This page will look better in a graphical browser that supports web standards, but is accessible to any browser or internet device.

Served by Samwise.

# Osm.Uncoupled2

Uncoupled, independent fluxes of water and of 2 solutes, across a membrane separating 2 stirred tanks equipped with columns above each to provide observable column heights as measures of their pressures.

Model number: 0274

 Run Model: Help running a JSim model.
Java runtime required. Web browser must support Java Applets.
(JSim model applet may take 10-20 seconds to load.)

## Description

```   This model is the same as Osm.Uncoupled1.proj except for using column heights
instead of elasticity. It also allows temperature changes.

Uncoupled, independent fluxes of water and of 2 solutes,
A and B, across a membrane separating 2 stirred tanks. Solute activities
are assumed unity so concentrations = thermodynamic activity. The model describes
a situation similar to that for the simplest expressions of Kedem and Katchalsky
(1958) but omits all interactions between solutes and between water and
any solute. One can think of the solutes passing though the membrane by
passive permeation with permeability coefficients PermA and Perm B, and
the water passing through aqueous pores with filtration coefficient or
hydraulic conductivity, Lp. The aqueous pores do not permit solute passage.

Lp is the same as the traditional filtration coefficient Kf. Lp translates
to a conventional permeability for water filtration, Pf cm/s,
Pf = Lp*RT/Vw
where RT = 19.347*10^6 mmHg*cm^3*mol^(-1) at 37C, Vw is the partial molar volume
of water, 18 ml/mol or the concentration of water in water is 55.55 M

The driving forces are the pressure difference for water flux and the
concentration for the solute fluxes. The pressure difference across the
membrane is the hydrostatic pressure difference minus the osmotic pressure
difference. The osmotic pressure is given by Van't Hoff's Eq:
p_osm = a.C.RT,    where p_osm is the osmotic pressure, mmHg,
"a" is the activity coefficient, assumed in this model to equal unity,
C is concentration, M, and RT is the Gas Constant times Temperature Kelvin.

In this model the solute doesn't permeate the aqueous pore so there is
no consideration of a reflection coefficient, or rather it is assumed to be unity.
Thus solute concentration in the pore water is zero, and there is no solute advection..

The system is composed of two volumes of pressure-dependent size, yet
stirred instantaneously continually. The slope of the pressure/volume
relationship is linear and defined by the height of a column of fluid above
the rigid chambers  The narrow columns of fluid have heights h1 and h2.

The pressure is rho*grav*h1 in chamber 1, where rho is fluid density,
grav is acceleration due to gravity;

The fluid in the columns is considered to be instantaneously mixed with that
in the chamber from which it rises. Fluid or volume flux, Jv, from side 1 to
side 2 causes a difference in the column heighta between the two sides by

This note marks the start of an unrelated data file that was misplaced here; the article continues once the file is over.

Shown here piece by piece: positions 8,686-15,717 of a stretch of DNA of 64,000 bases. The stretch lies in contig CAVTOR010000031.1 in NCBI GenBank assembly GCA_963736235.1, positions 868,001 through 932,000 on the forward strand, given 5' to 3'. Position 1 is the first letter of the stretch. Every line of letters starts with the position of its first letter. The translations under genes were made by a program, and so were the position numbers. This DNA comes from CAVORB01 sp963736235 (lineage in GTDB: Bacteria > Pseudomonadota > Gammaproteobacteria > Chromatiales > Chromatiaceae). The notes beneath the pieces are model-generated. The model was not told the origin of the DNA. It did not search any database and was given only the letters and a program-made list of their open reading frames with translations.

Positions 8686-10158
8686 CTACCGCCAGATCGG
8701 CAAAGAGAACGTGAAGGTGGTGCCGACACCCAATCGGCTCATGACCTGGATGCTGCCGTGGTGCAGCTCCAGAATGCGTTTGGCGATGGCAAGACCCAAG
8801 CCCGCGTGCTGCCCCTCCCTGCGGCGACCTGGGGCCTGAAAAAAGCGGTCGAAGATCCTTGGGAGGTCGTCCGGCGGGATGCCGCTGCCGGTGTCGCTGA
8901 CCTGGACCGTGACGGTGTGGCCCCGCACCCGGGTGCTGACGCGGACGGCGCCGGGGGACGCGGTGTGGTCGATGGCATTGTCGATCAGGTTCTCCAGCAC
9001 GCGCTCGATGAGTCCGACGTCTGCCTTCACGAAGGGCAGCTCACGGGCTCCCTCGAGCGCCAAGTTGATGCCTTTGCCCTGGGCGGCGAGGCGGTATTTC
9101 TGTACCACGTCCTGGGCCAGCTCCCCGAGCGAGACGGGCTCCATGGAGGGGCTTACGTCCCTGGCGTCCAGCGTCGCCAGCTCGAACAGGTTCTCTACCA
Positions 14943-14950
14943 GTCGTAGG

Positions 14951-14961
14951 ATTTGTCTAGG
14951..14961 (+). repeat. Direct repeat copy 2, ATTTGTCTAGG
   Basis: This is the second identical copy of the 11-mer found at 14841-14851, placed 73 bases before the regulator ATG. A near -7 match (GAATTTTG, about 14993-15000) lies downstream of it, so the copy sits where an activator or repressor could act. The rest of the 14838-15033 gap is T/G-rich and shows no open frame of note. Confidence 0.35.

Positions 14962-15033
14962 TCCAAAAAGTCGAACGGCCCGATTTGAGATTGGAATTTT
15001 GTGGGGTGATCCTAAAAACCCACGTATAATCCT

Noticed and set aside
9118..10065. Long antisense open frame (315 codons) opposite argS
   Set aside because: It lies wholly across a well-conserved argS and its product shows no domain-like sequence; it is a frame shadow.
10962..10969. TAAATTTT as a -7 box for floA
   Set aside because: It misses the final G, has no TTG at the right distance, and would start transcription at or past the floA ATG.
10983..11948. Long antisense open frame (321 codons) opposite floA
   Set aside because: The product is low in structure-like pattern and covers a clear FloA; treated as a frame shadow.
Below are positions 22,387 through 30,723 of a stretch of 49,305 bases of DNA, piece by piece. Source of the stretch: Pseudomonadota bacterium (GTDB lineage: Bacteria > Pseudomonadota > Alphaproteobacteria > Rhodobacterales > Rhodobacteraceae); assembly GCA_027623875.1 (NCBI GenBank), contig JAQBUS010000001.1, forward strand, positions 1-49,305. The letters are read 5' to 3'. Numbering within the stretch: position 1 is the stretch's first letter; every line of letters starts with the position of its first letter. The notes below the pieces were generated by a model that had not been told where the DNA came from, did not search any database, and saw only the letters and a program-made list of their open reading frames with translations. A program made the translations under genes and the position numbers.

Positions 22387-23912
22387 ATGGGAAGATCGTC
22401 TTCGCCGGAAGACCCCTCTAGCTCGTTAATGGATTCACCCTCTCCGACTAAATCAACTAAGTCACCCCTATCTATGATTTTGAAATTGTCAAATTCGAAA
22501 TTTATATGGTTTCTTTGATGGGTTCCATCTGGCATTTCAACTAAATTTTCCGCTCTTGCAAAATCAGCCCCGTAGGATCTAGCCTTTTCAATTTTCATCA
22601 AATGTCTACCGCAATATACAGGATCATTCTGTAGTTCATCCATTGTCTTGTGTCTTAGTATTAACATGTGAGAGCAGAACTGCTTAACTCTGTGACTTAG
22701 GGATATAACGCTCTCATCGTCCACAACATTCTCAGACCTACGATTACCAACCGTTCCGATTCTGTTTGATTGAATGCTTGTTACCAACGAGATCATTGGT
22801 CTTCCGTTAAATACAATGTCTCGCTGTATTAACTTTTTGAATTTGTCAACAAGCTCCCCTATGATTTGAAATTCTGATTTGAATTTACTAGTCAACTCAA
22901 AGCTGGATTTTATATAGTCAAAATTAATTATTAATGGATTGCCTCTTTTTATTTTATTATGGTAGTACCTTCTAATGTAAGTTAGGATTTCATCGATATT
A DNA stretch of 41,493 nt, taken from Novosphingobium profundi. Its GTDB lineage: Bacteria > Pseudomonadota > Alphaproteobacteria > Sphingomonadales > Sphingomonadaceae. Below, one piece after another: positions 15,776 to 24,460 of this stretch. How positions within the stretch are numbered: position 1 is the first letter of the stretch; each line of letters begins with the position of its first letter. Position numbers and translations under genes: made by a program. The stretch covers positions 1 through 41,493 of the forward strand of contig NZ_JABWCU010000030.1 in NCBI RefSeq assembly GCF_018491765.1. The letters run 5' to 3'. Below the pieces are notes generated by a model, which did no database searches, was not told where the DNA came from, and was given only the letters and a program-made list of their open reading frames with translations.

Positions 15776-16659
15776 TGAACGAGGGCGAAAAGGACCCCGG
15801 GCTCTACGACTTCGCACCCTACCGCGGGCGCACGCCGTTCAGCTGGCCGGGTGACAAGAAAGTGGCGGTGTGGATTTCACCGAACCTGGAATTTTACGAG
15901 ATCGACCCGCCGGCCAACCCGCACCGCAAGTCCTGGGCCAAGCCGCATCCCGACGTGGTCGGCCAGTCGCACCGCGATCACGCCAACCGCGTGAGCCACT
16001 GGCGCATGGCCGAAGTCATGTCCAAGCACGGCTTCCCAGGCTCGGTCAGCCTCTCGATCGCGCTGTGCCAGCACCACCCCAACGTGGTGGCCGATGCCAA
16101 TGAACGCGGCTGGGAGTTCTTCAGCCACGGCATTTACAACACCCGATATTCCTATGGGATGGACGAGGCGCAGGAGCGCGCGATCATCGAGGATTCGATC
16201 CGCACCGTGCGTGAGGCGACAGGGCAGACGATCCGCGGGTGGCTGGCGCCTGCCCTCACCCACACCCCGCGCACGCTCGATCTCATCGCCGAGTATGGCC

Base*(h2-h1) = Jv, where Base = area of the base of the column, and the
pressure difference rises to rho* grav*(h2-h1) cm H2O, where rho is the fluid
density. g/ml, in the narrow colums..

The model OsmUncoupledA.proj uses an analogous linear chamber elastance, Elast mmHg/ml,
gives an equivalent measure for flexible chambers, assuming a linear relationship between
the pressure change and the volume change. (1 mmHg = 13.59 cm H2O.)

Notes: Situation 1:= Model default par. . PermA = 0, PermB > 0.1. See Notes.
Situation 2 = Model par2           PermB > 0.

```

Figure: Top shows concentration of solute A and solute B as a function of time (A1, B1: conc in volume 1, A2, B2 conc in volume 2). Note change in volume 1 (V1) from initial volume of 1 ml. Y is volume 1 calculated from the membrane permeability while V1 is calculated from Hydraulic conductivity. Bottom figure shows hydrostatic pressure in V1 and volume 2 (V2) as a function of time. Permeability of A into V2 is one tenth the permeability of B and A2init and B1init are 0 mM for both figures.

## Equations

The equations for this model may be viewed by running the JSim model applet and clicking on the Source tab at the bottom left of JSim's Run Time graphical user interface. The equations are written in JSim's Mathematical Modeling Language (MML). See the Introduction to MML and the MML Reference Manual. Additional documentation for MML can be found by using the search option at the Physiome home page.

## References

``` Katchalsky A and Curran PF. Nonequilibrium Thermodynamics in Biophysics.
Cambridge, MA: Harvard University Press, 1965.

Kedem O and Katchalsky A. Thermodynamic analysis of the permeability
of biological membranes to non-electrolytes. Biochim Biophys Acta 27: 229-246, 1958.

Stein WD. The Movement of Molecules across Cell Membranes. New York: Academic Press, 1967.

Stein WD. Transport and Diffusion across Cell Membranes. Orlando, Florida:
Academic Press Inc., 1986.

```

## Related Models

Single Compartment Models:

Two Compartment Models:

N>2 Compartment Models:

Osmotic Exchange:

Pharmacology:

## Key Terms

Two ideal solutes, compartment, water and solute exchamge uncoupled, passive transmembrane exchanes independent, tutorial

## Model Feedback

We welcome comments and feedback for this model. Please use the button below to send comments:

## Model History

Get Model history in CVS.

## Acknowledgements

Please cite www.physiome.org in any publication for which this software is used and send one reprint to the address given below:
The National Simulation Resource, Director J. B. Bassingthwaighte, Department of Bioengineering, University of Washington, Seattle WA 98195-5061.